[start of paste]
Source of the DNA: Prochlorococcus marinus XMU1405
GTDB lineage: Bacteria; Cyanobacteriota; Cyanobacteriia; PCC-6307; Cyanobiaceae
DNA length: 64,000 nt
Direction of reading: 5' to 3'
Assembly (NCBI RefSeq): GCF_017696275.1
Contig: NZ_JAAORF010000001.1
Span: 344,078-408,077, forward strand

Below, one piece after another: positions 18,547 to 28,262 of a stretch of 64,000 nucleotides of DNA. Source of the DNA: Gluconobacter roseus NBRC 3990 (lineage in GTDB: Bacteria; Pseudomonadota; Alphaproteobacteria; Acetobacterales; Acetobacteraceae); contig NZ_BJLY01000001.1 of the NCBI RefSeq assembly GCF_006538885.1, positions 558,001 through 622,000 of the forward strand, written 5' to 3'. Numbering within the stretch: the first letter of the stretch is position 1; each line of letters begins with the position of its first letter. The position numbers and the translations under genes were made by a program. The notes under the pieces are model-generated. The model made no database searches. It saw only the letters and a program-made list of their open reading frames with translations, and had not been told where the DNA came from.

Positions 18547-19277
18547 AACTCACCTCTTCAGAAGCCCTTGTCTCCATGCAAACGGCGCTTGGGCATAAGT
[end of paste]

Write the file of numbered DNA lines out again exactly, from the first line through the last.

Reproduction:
Source of the DNA: Prochlorococcus marinus XMU1405
GTDB lineage: Bacteria; Cyanobacteriota; Cyanobacteriia; PCC-6307; Cyanobiaceae
DNA length: 64,000 nt
Direction of reading: 5' to 3'
Assembly (NCBI RefSeq): GCF_017696275.1
Contig: NZ_JAAORF010000001.1
Span: 344,078-408,077, forward strand

Below, one piece after another: positions 18,547 to 28,262 of a stretch of 64,000 nucleotides of DNA. Source of the DNA: Gluconobacter roseus NBRC 3990 (lineage in GTDB: Bacteria; Pseudomonadota; Alphaproteobacteria; Acetobacterales; Acetobacteraceae); contig NZ_BJLY01000001.1 of the NCBI RefSeq assembly GCF_006538885.1, positions 558,001 through 622,000 of the forward strand, written 5' to 3'. Numbering within the stretch: the first letter of the stretch is position 1; each line of letters begins with the position of its first letter. The position numbers and the translations under genes were made by a program. The notes under the pieces are model-generated. The model made no database searches. It saw only the letters and a program-made list of their open reading frames with translations, and had not been told where the DNA came from.

Positions 18547-19277
18547 AACTCACCTCTTCAGAAGCCCTTGTCTCCATGCAAACGGCGCTTGGGCATAAGT